This is a guest post written by Noel Cunningham, international tax liaison partner at Mazars Ireland.
The 31 December deadline for claims is fast approaching. This deadline applies to all companies with a December 2010 year end. Failure to submit the claim on a timely basis could have significant adverse cashflow implications for your company.
What Is The R&D Credit?
In an endeavour to encourage foreign and domestic organisations to undertaken R&D activities in Ireland, a tax credit system was introduced in 2004. Qualifying R&D expenditure generates a 25% tax credit for offset against corporate tax. This credit is in addition to the existing tax deduction which can be taken for the expenditure. In other words, an effective deduction of 37.5% is available for each euro of expenditure incurred on qualifying R&D activities.
The research and development must be undertaken within the European Economic Area. It is calculated on incremental R&D expenditure which is in excess of the amount spent in the base year (2003).
What Expenditure Qualifies?
Any expenditure wholly and exclusively incurred by a company in the carrying on by it of its R&D activities can be taken into account for the purposes of the calculation of the credit amount. In practice, qualifying expenditure includes salaries, rental costs, overheads (e.g. light and heat, telephone etc.) and plant and machinery. The qualifying expenditure amount is calculated net of any grants which may have been received.
What Type Of Company Can Avail Of The R&D Credit?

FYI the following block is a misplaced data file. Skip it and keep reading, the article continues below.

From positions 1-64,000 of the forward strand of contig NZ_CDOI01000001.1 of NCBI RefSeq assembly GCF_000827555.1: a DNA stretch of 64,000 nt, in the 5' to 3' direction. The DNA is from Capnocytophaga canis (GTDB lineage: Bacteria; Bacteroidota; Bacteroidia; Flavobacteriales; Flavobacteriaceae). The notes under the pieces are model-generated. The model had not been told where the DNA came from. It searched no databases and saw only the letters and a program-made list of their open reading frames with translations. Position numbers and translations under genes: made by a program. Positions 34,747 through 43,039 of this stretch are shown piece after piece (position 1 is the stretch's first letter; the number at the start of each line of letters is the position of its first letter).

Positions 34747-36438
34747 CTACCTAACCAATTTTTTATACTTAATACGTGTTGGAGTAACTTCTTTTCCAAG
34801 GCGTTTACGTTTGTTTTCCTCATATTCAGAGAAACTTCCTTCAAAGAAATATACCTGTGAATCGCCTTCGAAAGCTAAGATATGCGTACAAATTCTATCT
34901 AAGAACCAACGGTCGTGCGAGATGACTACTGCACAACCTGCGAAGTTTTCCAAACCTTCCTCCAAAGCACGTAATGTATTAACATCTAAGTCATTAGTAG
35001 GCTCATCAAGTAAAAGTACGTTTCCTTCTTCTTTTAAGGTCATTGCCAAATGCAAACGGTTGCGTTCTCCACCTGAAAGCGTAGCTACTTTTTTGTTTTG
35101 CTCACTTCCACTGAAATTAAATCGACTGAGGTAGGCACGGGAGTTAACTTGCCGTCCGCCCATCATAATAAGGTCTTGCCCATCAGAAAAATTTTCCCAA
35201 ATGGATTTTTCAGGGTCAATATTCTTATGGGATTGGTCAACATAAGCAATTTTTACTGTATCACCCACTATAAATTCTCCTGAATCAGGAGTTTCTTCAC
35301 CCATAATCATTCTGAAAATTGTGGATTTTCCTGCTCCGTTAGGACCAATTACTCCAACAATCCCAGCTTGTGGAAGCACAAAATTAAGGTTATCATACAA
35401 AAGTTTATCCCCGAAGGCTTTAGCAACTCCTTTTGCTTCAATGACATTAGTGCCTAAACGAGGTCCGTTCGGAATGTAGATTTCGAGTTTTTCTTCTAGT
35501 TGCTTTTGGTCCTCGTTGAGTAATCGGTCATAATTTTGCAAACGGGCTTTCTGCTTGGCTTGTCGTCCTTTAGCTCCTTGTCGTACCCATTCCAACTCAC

There is a general misconception that only large multinational organisations undertake R&D activities. This is not the case. Many small to medium sized Irish entities operating in, for example, the food, technology, computing, financial, engineering and agricultural sectors are undertaking R&D. The availability of an R&D credit can be particularly advantageous from a cashflow perspective to smaller organisations.
The attractiveness of the Irish R&D tax credit system is highlighted by the recent announcement by IBM. The Fortune 500 company opened its Smarter Cities Technology Centre last month and established the first IBM Research & Development Laboratory in the EU. This announcement represents an investment of up to €66 million and 200 additional new roles.
My Company Is Loss Making - What Benefit Is The R&D Credit?
Where a company has excess R&D credit it can opt to carry forward the excess indefinitely to utilise in future periods, surrender to group members or to have the excess refunded.
Refunds are spread over a 3 year period. The first instalment (33% of excess) will be paid not earlier then the due date for the Corporate Tax Return for that accounting period. The second instalment (50% of the excess) will be paid not earlier than 12 months after the 1st instalment date. The third instalment of the remaining balance will be paid not earlier than 24 months after the 1st instalment date.
How Is The Credit Reflected In Financial Statements?
Irish organisations have the option of preparing their accounts under the terms of Irish GAAP or IFRS. These accounting standards permit the benefit of the tax credit to be reflected “above the line”. This has an immediate positive impact on the overall unit cost.
The R&D tax credit is a key component in the overall package of tax incentives available in Ireland. This is coupled with the ability to obtain 100% tax depreciation on the cost of acquisition of intellectual property.